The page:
Christopher Christou’s work explores the human condition through the liminality of experience and the ever-changing sense of
Christopher Christou (b. 1982) received a B.A. (Hons.) in Technical Effects for the Performing Arts from London College of Fashion (UAL) in London and completed his studies at the Institute of Education (UCL) in London. He currently lives and works in Limassol, Cyprus. He has displayed his work in various solo exhibitions in Cyprus and participated in several group exhibitions in Cyprus, Greece and the UK, as well as private collections in Cyprus, UK and the UAE.
His work deconstructs portraiture through a harsh materiality leaving the spectator searching for characteristics and features. In his pliable figurations, Christou uses exaggeration and simplification in an attempt to capture something real of the subject as expressed in an emotion, a passing moment and memory. In this laborious and time-consuming effort, thick saturated paint is often violently applied, burned and stripped off the canvas in an attempt to reach a physicality of form akin to the subject and not a visual likeness. The materiality of paint and the mutability and impermanence of the plastic process reveals painting as an imprecise language which is not manufactured but revealed and experienced.
Christou attests that what makes an individual and each portrait is interchangeable, thus an accurate image is fleeting and impossible to pin down. Impasto sculptural layers of paint are juxtaposed with thinly glazed, translucent and overlapped ones. The blatant contrast of colours offsets a garish, exaggerated and saturated palette to a bitumenous monochromatic one where every layer, crease and accretion suggests the multifaceted nature of the figures. The interplay between forceful spatula work, sharp brushstrokes and the use of fire on the canvas and cardboard, display traces of the process and the history of each painting.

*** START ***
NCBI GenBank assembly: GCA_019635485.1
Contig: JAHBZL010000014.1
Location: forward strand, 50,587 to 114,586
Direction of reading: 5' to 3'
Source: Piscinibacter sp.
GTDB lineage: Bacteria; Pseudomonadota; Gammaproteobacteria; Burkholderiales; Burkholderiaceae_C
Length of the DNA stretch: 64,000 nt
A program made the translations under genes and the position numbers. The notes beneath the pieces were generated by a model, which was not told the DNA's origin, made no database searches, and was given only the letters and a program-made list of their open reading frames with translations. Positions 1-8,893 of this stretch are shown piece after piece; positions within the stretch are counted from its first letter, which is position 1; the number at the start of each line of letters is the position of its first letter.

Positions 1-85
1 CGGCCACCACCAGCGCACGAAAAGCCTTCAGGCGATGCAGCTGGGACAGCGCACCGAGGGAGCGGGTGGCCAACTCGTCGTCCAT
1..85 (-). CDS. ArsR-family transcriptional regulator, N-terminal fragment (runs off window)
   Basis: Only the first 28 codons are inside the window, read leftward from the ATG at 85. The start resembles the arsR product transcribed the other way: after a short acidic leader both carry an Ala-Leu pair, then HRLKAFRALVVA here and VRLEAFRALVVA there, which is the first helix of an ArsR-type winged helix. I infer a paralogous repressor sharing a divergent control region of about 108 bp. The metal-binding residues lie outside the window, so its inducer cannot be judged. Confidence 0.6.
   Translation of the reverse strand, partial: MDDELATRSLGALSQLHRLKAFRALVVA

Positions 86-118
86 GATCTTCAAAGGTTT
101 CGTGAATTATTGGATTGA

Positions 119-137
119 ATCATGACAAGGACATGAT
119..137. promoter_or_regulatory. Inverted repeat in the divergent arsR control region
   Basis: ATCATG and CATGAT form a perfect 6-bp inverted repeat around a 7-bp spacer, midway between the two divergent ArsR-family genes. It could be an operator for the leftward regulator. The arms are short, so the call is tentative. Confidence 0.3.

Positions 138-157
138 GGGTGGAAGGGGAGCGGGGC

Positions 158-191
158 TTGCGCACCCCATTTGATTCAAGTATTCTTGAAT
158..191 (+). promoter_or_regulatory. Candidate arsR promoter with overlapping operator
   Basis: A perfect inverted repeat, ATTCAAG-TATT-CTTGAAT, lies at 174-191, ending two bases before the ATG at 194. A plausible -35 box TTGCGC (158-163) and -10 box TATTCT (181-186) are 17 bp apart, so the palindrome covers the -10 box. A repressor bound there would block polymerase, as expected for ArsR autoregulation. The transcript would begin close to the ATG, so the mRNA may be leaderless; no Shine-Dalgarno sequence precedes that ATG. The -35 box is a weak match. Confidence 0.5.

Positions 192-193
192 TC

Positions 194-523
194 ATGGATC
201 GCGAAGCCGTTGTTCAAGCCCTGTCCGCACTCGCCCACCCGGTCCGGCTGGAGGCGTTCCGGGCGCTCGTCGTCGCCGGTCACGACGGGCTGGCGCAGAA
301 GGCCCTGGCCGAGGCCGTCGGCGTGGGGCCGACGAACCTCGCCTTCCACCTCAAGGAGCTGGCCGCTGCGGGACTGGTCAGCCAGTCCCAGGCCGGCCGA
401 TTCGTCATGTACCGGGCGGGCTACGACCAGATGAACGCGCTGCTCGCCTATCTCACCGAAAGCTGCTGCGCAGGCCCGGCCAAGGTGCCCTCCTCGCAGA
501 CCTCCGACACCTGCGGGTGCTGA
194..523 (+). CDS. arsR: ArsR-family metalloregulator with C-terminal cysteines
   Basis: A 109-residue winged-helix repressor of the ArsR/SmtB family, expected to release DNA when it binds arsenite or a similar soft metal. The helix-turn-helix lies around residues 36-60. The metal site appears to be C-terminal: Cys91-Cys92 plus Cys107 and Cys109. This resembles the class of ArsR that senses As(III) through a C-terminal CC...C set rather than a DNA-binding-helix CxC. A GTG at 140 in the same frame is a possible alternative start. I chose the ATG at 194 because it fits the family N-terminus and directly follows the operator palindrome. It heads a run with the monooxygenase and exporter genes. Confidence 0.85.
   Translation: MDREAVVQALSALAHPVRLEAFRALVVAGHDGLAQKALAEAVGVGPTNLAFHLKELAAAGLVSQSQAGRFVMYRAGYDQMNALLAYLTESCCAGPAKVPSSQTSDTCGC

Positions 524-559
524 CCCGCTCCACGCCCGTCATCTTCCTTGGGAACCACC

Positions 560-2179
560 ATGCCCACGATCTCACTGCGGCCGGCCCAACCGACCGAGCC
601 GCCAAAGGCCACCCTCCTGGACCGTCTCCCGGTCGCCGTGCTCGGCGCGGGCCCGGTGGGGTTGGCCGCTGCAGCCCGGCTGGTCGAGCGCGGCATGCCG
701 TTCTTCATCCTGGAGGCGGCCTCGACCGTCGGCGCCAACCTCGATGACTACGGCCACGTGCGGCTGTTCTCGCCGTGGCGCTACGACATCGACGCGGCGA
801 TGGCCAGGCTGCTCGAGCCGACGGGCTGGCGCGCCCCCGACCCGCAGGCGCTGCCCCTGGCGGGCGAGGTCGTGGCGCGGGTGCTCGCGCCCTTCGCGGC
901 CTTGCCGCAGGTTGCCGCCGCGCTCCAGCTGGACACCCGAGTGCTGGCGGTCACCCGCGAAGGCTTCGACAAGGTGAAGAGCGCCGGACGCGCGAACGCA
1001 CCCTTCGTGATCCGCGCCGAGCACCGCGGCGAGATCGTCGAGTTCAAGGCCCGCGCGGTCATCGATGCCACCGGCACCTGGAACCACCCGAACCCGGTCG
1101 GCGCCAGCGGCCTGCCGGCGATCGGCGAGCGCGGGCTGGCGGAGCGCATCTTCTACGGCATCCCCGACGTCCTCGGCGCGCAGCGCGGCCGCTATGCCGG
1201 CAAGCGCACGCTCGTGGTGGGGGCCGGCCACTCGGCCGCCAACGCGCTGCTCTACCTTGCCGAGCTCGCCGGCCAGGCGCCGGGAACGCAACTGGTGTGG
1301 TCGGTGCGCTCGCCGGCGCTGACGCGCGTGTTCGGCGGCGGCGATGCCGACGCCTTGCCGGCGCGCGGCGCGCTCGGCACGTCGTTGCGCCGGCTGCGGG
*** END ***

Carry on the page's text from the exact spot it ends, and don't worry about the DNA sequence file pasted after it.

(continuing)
When cycling his way through a few familiar subjects, Christou captures his sitters in their essence instead of their likeness. His paintings, adopt a psychological introspection that rejects representational portraiture by provoking us to uncover the various perspectives and memories that went into the creation of the final piece. They expose the methods by which we make sense of ourselves, thus revealing an instability of self-perception. Like his subjects, each painting has its own history and the act of seeing becomes important as we perceive and form images in our mind and give them meaning. Just as people cannot be summed up by one moment, in one word or one memory, these works too, showcase their own history. They are ephemeral in their intentions. The memories, sensations and physical presence they evoke, are always shifting and they do not hold on to their representations.